It goes without saying that when performing an exercise, you should focus on the move and not daydream about something completely irrelevant. If your mind wanders, there’s a good chance your form will break down and your effort will be mediocre at best.
Poor focus is a waste of your time.
OK, focus is obviously important for exercise, as it is for most of the other things you do. The more you focus, the better you will perform. But it turns out that how you focus during an exercise can actually improve your results.
Strength and hypertrophy (i.e., muscle growth) experts Brad Schoenfeld and Bret Contreras recently published a study in the Journal of Strength and Conditioning Research about the mind-muscle connection.
The main takeaway: your mind impacts how much your muscles activate during an exercise.
The researchers distinguish two types of focus, internal and external. “With an internal focus, the individual thinks about bodily movements during performance. Alternatively, an external focus directs the exerciser’s attention to the environment,” Shoenfeld and Contreras explain.
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As an example of internal focus, they cite “squeeze your glutes as you ascend” on the Squat.” Basically, you pay attention to the action of a specific muscle group.
Several studies have examined how focus affects muscle activity; and when subjects lift with an internal focus, the results have been intriguing. Across the board, focusing on a muscle during an exercise increases muscle activation in that muscle.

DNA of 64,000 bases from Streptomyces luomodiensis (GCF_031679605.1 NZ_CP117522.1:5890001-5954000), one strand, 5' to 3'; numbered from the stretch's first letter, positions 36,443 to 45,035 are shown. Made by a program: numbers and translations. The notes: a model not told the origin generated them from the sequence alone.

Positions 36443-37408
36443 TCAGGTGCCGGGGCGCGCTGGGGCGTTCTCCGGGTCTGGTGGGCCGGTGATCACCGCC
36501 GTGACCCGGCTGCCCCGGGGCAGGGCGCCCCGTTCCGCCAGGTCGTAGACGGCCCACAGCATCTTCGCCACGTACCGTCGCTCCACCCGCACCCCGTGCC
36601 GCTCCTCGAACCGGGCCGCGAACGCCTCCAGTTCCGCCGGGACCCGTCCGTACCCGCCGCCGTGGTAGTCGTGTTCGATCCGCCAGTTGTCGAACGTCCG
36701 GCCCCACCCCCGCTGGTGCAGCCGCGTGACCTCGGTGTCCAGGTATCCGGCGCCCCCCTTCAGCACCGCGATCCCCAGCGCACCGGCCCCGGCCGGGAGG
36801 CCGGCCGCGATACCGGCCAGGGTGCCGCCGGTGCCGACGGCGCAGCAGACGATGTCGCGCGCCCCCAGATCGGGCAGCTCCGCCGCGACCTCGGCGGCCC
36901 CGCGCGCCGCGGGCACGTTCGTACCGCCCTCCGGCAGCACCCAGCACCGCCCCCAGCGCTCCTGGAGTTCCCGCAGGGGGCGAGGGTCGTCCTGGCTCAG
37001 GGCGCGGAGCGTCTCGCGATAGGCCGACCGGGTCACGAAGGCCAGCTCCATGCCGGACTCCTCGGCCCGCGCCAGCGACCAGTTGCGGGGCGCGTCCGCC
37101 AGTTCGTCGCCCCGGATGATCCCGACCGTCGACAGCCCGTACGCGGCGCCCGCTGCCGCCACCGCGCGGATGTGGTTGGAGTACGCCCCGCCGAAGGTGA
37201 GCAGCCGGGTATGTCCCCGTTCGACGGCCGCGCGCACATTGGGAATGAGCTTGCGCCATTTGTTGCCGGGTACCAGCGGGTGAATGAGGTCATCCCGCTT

Schoenfeld and Contreras conclude that when attempting to build muscle, focusing on the targeted muscle should in theory improve muscle size.
However, this seems to apply only to muscle-building workouts in which light to moderate weights are used. As you get closer to your max weight, the effect of focusing internally decreases. In fact, during near max-effort exercise, such as a heavy Squat, external focus is more effective.
In his STACK article “Coaching Cues That Actually Work,” Nick Winkleman, Director of Training Systems and Education at EXOS, provides three examples of external focus—explode off the ground, push the ground away and sprint away from the line.
“We have found—and hundreds of published papers have confirmed this—that instructing an athlete with an external cue, rather than referencing his or her body, is far superior,” says Winkleman.
Based on this information, you should use both types of focus in your training and sport activity. If you’re looking to build muscle or trying to add strength, internal focus is your best bet. For example, when doing Bicep Curls, think about squeezing your biceps throughout the exercise.
For any near-max-effort exercise, whether it’s a heavy lift, an explosive movement or the execution of a sports skill, an external focus will yield superior results.